The tricycle that was still there
This morning I peeked out my window. I noticed something that might not seem earth-shattering…that my son’s tricycle sitting at the edge of the sidewalk was still there. This might seem like an obvious concept to many of you, but I developed a different mindset from growing up in a country where anything left out, or not left out was stolen. It was ingrained in us that nothing is permanent and everything dear to us, including loved ones could be taken in a moment by crime.
Some of the most random things that were stolen were my mom’s left shoe that she had left out overnight, our doorbell that was surrounded by bars on the outside of our 10 foot, electric fenced wall, my pet chicken, a pot of burned food that my mom left outside due to the smell and laundry from our clothes line.
Jewelry couldn’t be displayed in public, car windows couldn’t be opened more than ¾ inch, or the amount of space a gun can be pointed through so that your car can get hijacked stolen. We had multiple cars stolen, even with break/gear locks etc. People were car jacked right outside my house. Once a man stealing a neighbors pickup truck was shot and killed outside my home. I still have an image of the dead man’s arm hanging out of the truck. The crimson red stain on the sidewalk that took a while to wash off.
My childhood neighbor, an elderly lady called Mrs Pells was strangled to death for her television. This was not uncommon. I lived in a society that had no value for people’s lives or respect of other’s belongings.
When I was 11 or 12 my brother and I who shared a bike were out riding down my street and a man came up to us, pulled a knife and stole our only bike. The trauma of having what’s dear to you taken by violence left a mark on my soul.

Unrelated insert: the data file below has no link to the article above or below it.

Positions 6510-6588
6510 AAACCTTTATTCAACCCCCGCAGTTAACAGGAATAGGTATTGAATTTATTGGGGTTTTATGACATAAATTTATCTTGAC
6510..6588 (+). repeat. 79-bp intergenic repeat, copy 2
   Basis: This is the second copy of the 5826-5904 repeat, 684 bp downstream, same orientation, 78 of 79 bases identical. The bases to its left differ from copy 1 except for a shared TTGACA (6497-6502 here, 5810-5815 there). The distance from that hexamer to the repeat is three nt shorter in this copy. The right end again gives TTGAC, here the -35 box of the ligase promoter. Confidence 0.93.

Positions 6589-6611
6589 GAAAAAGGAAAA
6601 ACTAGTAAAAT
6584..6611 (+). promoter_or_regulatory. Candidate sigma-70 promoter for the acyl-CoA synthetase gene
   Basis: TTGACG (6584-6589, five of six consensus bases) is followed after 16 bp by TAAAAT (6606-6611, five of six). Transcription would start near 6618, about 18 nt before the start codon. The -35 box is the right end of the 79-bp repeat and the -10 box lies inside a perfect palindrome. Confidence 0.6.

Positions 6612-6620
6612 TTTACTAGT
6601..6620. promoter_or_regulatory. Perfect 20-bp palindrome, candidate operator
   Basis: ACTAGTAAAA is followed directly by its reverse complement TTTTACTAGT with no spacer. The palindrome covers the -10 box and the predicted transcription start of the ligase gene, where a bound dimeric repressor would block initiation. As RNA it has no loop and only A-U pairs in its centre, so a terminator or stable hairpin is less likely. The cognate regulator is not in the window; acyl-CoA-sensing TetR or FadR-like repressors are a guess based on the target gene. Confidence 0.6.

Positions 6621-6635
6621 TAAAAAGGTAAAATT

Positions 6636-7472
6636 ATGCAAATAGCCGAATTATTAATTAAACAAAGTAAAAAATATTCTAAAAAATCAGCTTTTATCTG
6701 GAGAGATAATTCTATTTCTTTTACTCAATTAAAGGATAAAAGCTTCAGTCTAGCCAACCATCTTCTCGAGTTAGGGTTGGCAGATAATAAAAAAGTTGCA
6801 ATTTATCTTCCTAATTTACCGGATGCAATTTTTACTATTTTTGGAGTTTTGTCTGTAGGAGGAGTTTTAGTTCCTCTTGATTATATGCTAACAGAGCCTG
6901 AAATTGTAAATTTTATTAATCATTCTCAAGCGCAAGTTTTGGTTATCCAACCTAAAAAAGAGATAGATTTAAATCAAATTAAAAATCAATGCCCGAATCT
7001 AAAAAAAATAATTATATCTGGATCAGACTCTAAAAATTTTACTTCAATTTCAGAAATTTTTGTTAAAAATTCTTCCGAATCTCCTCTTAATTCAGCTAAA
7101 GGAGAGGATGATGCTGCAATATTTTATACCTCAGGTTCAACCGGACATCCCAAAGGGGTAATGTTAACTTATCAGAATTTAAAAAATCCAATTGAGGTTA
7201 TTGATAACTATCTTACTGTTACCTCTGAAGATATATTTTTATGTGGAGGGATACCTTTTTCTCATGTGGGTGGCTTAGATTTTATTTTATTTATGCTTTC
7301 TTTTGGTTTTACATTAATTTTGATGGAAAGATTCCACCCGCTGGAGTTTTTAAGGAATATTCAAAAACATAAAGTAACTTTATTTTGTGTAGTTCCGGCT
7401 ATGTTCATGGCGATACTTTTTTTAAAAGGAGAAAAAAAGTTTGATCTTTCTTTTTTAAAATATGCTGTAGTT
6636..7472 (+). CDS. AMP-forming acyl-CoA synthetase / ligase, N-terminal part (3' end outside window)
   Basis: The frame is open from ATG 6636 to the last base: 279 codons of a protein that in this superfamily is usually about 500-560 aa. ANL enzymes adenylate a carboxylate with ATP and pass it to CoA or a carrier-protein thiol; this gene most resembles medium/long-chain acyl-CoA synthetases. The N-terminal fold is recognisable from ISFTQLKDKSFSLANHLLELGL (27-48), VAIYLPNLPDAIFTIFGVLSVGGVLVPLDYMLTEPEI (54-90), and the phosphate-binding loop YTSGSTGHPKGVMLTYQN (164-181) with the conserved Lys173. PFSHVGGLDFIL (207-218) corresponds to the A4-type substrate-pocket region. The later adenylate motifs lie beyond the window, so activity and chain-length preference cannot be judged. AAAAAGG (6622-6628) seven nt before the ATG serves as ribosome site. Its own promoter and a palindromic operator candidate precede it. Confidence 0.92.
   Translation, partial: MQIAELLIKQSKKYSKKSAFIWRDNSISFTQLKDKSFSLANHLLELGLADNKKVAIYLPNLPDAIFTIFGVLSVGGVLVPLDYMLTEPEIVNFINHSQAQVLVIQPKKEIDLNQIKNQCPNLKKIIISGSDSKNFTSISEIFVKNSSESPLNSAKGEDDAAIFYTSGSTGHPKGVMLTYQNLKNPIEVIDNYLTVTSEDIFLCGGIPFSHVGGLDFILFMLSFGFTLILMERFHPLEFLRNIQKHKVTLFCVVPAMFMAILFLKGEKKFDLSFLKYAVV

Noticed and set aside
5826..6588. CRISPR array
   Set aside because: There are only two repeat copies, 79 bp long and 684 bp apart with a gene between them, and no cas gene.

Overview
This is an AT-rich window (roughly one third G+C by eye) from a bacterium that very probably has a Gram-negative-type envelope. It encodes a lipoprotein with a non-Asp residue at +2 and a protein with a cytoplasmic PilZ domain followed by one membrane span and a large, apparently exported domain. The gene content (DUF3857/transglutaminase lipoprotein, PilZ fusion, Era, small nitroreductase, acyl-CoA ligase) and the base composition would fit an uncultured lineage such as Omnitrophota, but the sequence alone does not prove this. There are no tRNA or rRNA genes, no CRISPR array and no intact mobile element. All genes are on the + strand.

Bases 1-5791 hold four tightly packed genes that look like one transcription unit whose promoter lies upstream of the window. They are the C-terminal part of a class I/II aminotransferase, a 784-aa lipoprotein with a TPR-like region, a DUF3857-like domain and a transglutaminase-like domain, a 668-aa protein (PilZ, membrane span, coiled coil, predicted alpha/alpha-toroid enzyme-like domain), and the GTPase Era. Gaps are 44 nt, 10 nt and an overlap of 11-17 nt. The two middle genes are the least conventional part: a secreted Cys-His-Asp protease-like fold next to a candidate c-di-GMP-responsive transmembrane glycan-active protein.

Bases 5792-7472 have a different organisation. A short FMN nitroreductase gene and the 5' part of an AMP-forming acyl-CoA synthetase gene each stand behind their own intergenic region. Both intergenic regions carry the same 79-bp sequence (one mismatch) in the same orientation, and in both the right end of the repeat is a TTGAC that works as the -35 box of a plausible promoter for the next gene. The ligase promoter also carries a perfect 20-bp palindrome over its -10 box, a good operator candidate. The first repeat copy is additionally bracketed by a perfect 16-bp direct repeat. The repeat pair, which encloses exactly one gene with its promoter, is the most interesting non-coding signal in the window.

When I was 15 or 16 my father had an armed robbery at work, where he was bound and gagged at gunpoint and all my parents savings stolen. The effect this had on our family was devastating. I remember being so grateful my father and uncle were not killed because most armed robberies there end in fatality.
To grow up with crime and violence fosters a certain paranoia that everything secured, and not secured gets stolen. Till today I find it difficult to get attached to belongings. When I walk around my neighborhood today I still see people’s things scattered everywhere and still think, “wow it’s nuts that it’s still there!” but my mind has eased somewhat.
So when I peeked out my window and saw my son’s tricycle still there, I smiled. I felt inner joy that I could live with some inner security, faith in mankind to live in a society where my kids will never think twice about tossing their ripsticks on the lawn and not seeing it the next morning. This is what I opted for when I left my country. I gave up close proximity of my entire family and traded it in for having an existence where I don’t have to think twice before opening my window, a deep fear of getting robbed or hurt, a hijacking, an armed robbery, always looking over my shoulder and a 10 foot wall with electric fencing around it. Baltimore might not seem like the safest city to some, but from where I’m from it is what I consider safe.